- Publish a post that is authentic, heartfelt, based in fact, transparent, informative, and aligned with company communications.
- Consider posting a thoughtful, informative video response — these are being viewed very positively by a public that is increasingly adopting social distancing and spending less time around others.
- This one’s up to you! Don’t use a template: be authentic, personal, and open. Communicate to your stakeholders what you’re thinking or feeling, and what you think they need to know right now.
Promote open jobs if you’re still hiring
- If you have openings that you or your clients need to fill, you should promote those positions. Many people have been laid off, furloughed, terminated or have uncertain job prospects. Communicating that you have available work is definitely helpful and necessary at this time.
Anticipate questions and prepare responses
- Develop prepared responses to frequently asked or expected to be asked questions and distribute to your social media and community managers. Ensure they’re armed with the information they need to respond quickly and effectively to all audiences.
- Are you still hiring right now?
- We are still hiring and you can find the list of available positions on our website at companyx.com/jobs.
- Is your LOCATION office open right now?
- The LOCATION office is not currently open due to shelter in place orders. However, our associates are available to assist you remotely. Please provide your full name, email address and phone number, and I can have them contact you at their earliest convenience.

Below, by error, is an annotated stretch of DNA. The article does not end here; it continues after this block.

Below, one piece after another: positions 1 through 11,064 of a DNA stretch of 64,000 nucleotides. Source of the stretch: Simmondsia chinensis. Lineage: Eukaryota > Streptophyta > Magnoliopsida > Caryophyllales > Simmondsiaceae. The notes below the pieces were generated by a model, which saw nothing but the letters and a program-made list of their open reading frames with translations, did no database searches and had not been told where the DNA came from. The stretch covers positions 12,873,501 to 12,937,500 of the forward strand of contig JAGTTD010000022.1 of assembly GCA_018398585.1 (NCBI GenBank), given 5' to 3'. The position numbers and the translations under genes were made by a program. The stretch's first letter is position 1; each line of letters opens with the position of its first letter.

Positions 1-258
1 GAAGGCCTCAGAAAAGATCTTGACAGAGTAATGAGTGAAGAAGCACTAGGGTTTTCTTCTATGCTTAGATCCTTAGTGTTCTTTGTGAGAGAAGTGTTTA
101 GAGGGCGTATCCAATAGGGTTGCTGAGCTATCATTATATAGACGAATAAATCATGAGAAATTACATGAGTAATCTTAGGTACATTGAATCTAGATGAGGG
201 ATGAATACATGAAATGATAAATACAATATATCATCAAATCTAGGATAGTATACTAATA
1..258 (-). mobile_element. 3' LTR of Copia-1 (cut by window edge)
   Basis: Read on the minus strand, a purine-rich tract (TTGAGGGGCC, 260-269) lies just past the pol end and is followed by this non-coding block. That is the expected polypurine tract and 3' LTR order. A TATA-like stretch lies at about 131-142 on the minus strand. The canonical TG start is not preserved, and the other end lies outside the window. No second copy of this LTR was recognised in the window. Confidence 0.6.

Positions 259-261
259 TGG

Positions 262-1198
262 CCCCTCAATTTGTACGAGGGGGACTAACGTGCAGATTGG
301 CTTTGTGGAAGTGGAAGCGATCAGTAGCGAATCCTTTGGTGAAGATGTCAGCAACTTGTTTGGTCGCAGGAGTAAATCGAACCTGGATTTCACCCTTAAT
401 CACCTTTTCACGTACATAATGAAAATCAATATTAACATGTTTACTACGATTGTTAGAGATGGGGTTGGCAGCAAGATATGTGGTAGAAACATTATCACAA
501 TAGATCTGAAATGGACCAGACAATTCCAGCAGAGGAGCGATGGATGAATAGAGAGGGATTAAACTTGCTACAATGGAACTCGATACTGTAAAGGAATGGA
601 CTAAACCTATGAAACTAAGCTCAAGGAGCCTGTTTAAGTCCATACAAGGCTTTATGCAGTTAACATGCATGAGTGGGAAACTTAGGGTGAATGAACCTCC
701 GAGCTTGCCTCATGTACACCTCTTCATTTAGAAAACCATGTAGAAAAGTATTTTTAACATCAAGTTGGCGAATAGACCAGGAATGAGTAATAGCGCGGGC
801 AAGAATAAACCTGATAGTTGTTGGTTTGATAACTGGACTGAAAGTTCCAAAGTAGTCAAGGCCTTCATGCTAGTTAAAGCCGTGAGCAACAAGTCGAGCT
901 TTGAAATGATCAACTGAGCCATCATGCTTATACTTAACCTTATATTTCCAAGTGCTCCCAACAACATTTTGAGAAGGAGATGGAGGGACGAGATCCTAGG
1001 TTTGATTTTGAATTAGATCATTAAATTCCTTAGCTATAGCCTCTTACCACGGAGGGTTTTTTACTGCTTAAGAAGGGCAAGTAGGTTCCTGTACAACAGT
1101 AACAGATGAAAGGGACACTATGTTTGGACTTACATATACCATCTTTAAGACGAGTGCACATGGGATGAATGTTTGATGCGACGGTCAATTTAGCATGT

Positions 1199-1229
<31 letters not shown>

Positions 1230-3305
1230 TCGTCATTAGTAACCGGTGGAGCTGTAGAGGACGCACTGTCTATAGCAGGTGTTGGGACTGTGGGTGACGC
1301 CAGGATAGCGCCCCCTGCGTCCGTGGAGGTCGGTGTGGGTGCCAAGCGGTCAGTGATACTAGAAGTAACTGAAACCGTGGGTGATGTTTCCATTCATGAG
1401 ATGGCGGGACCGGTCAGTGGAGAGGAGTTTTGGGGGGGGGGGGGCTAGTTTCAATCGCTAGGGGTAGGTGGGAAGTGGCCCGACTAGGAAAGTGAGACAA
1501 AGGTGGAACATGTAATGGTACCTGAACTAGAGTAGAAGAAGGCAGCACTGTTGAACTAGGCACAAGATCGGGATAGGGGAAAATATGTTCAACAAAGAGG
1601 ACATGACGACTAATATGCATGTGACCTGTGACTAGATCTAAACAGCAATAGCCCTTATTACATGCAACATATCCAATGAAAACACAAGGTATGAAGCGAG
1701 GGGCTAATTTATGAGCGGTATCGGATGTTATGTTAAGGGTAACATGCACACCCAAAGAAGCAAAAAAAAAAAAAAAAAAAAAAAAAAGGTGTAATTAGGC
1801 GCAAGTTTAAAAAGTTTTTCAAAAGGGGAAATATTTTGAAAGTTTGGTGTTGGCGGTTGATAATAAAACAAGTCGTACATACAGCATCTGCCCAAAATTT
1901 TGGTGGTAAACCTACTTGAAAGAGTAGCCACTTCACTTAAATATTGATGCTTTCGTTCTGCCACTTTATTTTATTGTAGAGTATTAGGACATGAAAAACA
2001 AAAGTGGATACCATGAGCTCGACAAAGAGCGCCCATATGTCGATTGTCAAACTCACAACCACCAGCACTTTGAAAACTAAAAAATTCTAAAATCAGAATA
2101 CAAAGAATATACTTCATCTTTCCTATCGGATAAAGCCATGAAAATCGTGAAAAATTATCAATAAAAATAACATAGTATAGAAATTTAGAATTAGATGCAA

- I was just notified my contract ended, what do I do now?
- NAME, I’m very sorry to hear that. I’m NAME and I’ll help get you in contact with the appropriate member of our team that can help you out. Can you please provide me with your full name, email and phone number?
Determine if you should start, stop or continue running your social media ad campaigns
- The decision of whether to run social media ads should be reviewed on a case-by-case basis as each business’ scenario and objectives are unique. However, if you decide to run ads, all should go through a thorough vetting process to ensure that tone, message, content, and imagery are appropriate for your audience during the current climate.
- For example, 57% of adults said they thought showing someone shaking hands in an ad would be inappropriate in the current climate. Be sure to consider all angles!
- If your organization offers products or services that ease the burden on clients and employees, then this may be an opportune time to build awareness of your brand. Just be sure they fit all three assessment criteria: positive, helpful and necessary.
Each brand and business is in a unique situation with different stakeholders, audiences, and needs. If you’ve determined it’s best for your brand to scale back on social media at this time, we recommend reallocating your energies and investments to prepare high-value content that can be used in the future (videos, proprietary studies, white papers), do something to surprise and delight your audience (we love these examples), or plan for a bigger, better campaign in the future that will help your business catch up from the downtime.
Whatever your needs—preparing your response or planning for the future—ClearEdge Marketing is by your side. We’re #InThisTogether.